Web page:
BROOKSVILLE — County officials on Wednesday opened three bids for the long-awaited Hernando Beach Channel dredging project, with the apparent low bidder being a firm out of Jacksonville, Subaqueous Services LLC.
The company bid just over $5 million to dredge the channel and dump the spoils at the county's old wastewater treatment plant on Shoal Line Boulevard.
Because the spoils dump site has been the sticking point in moving the dredge forward, the county asked for firms to also bid based on the other site in contention, property on Eagle Nest Drive owned by the prominent Manuel family.
Subaqueous bid $5.5 million to dredge and put the spoils on the Manuel site.
The difference in the bids for the two sites turned out to be nowhere near the $2.6 million estimated last month, when the county decided to focus on the permit for the Shoal Line site.
Neither of the other two bidders submitted bids for the Eagle Nest site, but their bids using the Shoal Line property were much higher than Subaqueous', based on the initial read of bids, purchasing director Jim Gantt said.
A Louisiana firm called Wilco Industrial Services LLC submitted a bid of $7.8 million, and Coastal Marine Construction Inc. of Venice submitted a bid of $8.3 million.
The bids were to be examined and the math checked before a recommendation is prepared for the County Commission next month, Gantt said.
The scope of the project is to widen, lengthen, deepen and straighten the Hernando Beach Channel, replace navigational markers, mark sea grass protection zones and dispose of the spoils.
Rocks are to be placed on the offshore spoil islands. More than 60,000 cubic yards of sand will be pumped ashore to the county's property on Shoal Line Boulevard.
The Shoal Line site was proposed last year when neighbors objected to the use of the Eagle Nest Drive property. The county had been working to permit that location as a spoils site for more than a year. Both sites ended up tangled in litigation until a settlement was reached recently.
The dredging project will be paid for with $3 million in county money derived from a bond issue floated several years ago and from general fund reserves and a $6 million allocation from the state.
To date, the county has spent $924,585 on the consultant hired to get the permit from the state Department of Environmental Protection, Halcrow Inc.
No cost was available on Wednesday for the fees of attorney Richard Brightman of Hopping Green & Sams, hired by the county to facilitate the project.
Another cost is the $196,000 the county has agreed to pay to Manuel LLC and the other property owners who objected to using the Shoal Line site for the spoils disposal. That payment and the agreement to give Manuel LLC at least 40,000 cubic yards of the dredged materials are key elements of the legal settlement. The county has also agreed to water quality monitoring.
Since that settlement was approved, Manuel LLC and the other objectors have had dismissed their legal challenge to the Shoal Line site.
As the dredge moves forward, more than a dozen residents of Eagle Nest Drive are now at the end of a their nearly three-year battle to keep the county from dumping the spoils onto the Manuel property.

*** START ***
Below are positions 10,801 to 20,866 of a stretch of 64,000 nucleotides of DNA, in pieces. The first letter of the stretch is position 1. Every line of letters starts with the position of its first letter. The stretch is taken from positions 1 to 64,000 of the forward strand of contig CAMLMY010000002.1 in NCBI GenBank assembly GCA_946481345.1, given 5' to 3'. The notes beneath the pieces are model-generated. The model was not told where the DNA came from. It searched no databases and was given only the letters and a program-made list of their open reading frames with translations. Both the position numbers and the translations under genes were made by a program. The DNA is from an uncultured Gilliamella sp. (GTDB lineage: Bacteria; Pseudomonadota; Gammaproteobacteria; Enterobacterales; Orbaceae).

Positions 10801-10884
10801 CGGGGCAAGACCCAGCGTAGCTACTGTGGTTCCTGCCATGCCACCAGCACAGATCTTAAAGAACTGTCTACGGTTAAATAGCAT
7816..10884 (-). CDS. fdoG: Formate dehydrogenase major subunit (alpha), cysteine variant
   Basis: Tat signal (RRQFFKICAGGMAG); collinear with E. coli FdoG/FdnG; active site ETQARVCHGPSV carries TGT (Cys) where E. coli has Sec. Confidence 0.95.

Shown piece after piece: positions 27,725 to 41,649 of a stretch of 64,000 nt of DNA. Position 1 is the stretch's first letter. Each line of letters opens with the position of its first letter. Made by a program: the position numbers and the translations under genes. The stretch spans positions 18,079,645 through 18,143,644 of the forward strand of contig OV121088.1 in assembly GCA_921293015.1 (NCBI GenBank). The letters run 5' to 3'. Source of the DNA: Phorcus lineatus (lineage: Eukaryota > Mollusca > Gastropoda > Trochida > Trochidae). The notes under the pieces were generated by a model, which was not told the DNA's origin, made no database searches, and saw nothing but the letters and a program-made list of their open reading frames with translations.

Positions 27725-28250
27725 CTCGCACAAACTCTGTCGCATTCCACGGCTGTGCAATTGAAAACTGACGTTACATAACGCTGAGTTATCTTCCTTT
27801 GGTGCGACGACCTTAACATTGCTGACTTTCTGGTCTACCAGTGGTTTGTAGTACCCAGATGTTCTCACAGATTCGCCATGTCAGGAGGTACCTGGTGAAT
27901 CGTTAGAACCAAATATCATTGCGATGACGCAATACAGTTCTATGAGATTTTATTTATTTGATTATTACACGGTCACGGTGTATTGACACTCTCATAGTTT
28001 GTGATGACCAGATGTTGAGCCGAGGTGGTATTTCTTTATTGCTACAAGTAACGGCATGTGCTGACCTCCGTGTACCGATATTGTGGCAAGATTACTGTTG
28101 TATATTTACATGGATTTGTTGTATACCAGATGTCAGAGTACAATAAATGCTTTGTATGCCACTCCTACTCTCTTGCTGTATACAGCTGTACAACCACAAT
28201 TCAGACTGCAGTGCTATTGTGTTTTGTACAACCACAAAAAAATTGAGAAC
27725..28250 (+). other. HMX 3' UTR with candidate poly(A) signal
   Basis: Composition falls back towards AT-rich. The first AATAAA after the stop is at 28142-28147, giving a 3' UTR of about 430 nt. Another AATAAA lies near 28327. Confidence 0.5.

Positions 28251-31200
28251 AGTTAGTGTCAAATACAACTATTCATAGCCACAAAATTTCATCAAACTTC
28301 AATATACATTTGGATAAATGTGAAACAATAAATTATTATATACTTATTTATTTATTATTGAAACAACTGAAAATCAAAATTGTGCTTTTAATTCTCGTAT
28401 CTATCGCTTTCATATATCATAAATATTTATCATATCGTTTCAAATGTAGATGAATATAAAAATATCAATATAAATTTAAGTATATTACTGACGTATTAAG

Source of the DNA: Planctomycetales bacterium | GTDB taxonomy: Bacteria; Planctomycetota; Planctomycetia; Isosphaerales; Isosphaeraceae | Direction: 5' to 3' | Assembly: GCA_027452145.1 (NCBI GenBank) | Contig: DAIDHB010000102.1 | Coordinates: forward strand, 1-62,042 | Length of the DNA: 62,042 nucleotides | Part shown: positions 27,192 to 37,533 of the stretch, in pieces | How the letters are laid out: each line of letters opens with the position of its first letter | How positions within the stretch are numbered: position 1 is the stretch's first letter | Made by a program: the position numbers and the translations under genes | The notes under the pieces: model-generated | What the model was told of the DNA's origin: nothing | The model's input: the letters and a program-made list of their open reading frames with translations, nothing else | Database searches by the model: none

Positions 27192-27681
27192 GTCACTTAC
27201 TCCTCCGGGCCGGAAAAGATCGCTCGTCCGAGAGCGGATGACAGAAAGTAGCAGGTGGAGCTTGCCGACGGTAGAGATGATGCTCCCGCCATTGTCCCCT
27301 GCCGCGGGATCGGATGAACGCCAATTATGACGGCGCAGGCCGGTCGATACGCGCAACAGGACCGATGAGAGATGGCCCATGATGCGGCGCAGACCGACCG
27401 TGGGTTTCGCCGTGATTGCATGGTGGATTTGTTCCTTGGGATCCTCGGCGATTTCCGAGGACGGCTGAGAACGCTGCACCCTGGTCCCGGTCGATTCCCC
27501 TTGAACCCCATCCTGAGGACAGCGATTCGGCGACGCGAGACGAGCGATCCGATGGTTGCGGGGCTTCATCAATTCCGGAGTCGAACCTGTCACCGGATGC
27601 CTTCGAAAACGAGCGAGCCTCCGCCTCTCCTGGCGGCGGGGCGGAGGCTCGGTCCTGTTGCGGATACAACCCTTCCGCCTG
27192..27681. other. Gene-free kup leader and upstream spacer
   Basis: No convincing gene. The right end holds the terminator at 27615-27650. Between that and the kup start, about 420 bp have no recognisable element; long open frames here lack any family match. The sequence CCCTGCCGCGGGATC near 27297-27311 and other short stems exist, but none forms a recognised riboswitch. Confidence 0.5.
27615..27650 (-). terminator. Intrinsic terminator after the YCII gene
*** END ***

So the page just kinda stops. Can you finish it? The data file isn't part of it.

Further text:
After spending thousands of dollars and hundreds of hours on their case, several of the neighbors say they learned a lot from the experience, and one major conclusion they reached is that the county dropped the ball in several key areas.
"We were made out to be some sort of selfish complainers," said neighbor Lisa Bambauer. "That was absolutely wrong."
She recounted a community meeting early on when she and the others fighting the Manuel site for spoils dumping were held up by county officials as the people who were stopping the needed project.
"They were hostile toward us. Our questions were belittled and berated," she said. "It was clear to me that it was a effort to drive a wedge between the people with questions and everyone else."
Bambauer said the group has always supported the project, just not the spoils site or the way the selection of that site was made.
"It's a win to get the dredge done and the dredge does need to get done," she said.
While the residents on Eagle Nest asked repeatedly for information about why the Manuel site was preferred — and specifically a cost study showing it would be cheaper than other alternatives — no formal cost study ever came out until last month as officials were preparing the documents to bid the job.
At that point, they learned that the county's consultant determined that the Shoal Line site was going to be approximately $2.6 million cheaper. The difference, it turns out from Wednesday's bid opening, was closer to a half-million dollars in savings.
With their complaining, Bambauer said, the residents saved Hernando County hundreds of thousands of dollars that will not have to be spent for the dredging.
Neighbor Richard Doyle said that the wastewater treatment plant site was reviewed and approved by the state in just 54 days rather than the years it took for the Manuel site, an indication that it did not have the same number of state environmental issues to settle.
The history of delays and the final outcome have the residents worried that there will also be a lack of oversight as Manuel LLC prepares to develop the property into houses. They plan to watch closely to be sure all the proper rules are followed.
"Our concerns are to this day that we don't have anybody at the commission level, anybody doing any oversight on these failed projects," Doyle said of the dredge.
"Up until this point, no one has been held accountable and if they're not, nothing is going to change," she said. "I believe that anyone who has turned to look the other way is complicit."
Barbara Behrendt can be reached at email@example.com or (352) 848-1434.